‘Why do You not pardon my transgression, and take away my iniquity? For now, I am about to sleep in the dust. Then You shall seek me in the morning. But I shall not be!’ Job 7:21.
Calvin’s Psychopannychia is “a refutation of the error entertained by some unskilful persons, who ignorantly imagine that in the interval between death and judgment, the soul sleeps.” It is also “an explanation of the condition and life of the soul, after this present life.” Tracts and Treatises III:413.
Calvin remarked in his Psychopannychia, in his Tracts and Treatises III:459: “When Job said: ‘Behold, I now sleep in the dust — and if You seek me in the morning, I shall not subsist’ (Job 7:21) — did he think that his soul was to be overwhelmed with sleep?” No! Also despite his grave suffering, Job still knew that “his soul was not to be thrown into the dust, and therefore was not to sleep in the dust” — even after the death of his body!
Job turns directly to God with his complaints and desponding inquiries. He longs for the alleviation of his sufferings, before what he thought was then the approaching end of his earthly life.
Even in the midst of his exhaustion of body and soul, Job still knew and felt God to be merciful — and could yet regard Him as his own God (cf. Job 7:20)…. In an incurable disease, imploring God to hasten death, and rejoicing at the thought of approaching dissolution — is not a sin. It is not to be called despair — inasmuch as one does not call giving up all hope of recovery, despair!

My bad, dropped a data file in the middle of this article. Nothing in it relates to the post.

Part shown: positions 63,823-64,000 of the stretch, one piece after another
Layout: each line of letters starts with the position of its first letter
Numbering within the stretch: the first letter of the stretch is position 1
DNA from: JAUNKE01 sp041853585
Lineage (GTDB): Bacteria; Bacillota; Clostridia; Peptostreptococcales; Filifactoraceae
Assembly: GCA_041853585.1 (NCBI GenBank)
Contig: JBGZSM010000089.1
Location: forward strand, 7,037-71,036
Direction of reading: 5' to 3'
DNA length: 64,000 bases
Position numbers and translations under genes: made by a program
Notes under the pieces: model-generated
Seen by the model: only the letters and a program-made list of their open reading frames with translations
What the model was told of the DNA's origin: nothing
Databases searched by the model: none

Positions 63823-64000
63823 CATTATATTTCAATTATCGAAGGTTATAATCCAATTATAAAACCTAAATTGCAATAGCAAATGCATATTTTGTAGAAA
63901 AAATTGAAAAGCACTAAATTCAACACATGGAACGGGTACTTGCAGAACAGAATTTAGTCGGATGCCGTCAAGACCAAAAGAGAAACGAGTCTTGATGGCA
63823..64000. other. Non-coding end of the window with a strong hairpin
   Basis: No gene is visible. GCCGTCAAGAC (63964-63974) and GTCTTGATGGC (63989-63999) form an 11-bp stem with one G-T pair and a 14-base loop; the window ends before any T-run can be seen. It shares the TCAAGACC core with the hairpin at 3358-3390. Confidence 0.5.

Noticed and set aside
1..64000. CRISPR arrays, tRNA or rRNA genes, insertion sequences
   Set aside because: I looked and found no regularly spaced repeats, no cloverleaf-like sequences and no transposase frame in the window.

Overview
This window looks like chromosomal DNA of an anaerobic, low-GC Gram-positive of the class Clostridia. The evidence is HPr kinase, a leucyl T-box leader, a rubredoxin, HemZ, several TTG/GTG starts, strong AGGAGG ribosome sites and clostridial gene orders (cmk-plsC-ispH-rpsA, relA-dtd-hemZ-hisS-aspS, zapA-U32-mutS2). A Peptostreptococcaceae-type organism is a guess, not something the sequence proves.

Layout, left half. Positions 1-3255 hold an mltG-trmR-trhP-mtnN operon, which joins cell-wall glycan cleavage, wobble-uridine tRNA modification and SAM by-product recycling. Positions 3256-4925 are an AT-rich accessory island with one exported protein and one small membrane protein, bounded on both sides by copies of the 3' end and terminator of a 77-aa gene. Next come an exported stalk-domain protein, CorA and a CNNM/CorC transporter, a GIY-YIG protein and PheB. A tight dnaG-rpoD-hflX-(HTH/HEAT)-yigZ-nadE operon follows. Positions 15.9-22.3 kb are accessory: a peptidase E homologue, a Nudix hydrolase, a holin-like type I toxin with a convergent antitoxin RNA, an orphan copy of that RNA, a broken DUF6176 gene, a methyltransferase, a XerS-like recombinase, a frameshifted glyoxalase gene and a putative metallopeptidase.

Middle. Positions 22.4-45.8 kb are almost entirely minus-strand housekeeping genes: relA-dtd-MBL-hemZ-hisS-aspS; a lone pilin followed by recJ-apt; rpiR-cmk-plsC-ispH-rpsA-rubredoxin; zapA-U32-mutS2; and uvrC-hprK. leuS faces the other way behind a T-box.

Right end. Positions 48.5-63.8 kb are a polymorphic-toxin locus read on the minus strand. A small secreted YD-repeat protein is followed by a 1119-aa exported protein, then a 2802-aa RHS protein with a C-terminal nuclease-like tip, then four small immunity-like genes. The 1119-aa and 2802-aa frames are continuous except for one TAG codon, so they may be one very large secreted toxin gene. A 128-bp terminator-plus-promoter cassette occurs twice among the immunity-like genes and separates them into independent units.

In Job, the fundamental nature of man is indeed sanctified — but not yet subdued. The Spirit shines forth, as a Light in a dark place. But the day, the ever constant consciousness of favour and life, has not yet dawned.
When Job here declares to God: ‘I am about to sleep in the dust….; then You shall seek me…, but I shall not be’ — he is not denying his own conscious existence after death, but only that he would then no longer be in this present world. For Job still believed in the resurrection of the dead (Job 19:25-27).
He then knew that after death, the end of the present life, there is no second life in this world. Then, after death, ‘I shall not be’ where I now am (Job 7:21)! Yet even then before his death, Job knew his Redeemer lives! Therefore, after his skin-worms destroyed his body — yet in his flesh he would see God for himself. Job’s own eyes would behold Him — even after his reins or kidneys were consumed!
The more Job’s friends exasperated him, the more he was urged on in his longing for a future life. His faith, once so heroic, only smouldered on under ashes — until at last it was set free from its bondage by Jehovah Himself. Meanwhile, consciously, Job says: ‘I shall now sleep in the dust!’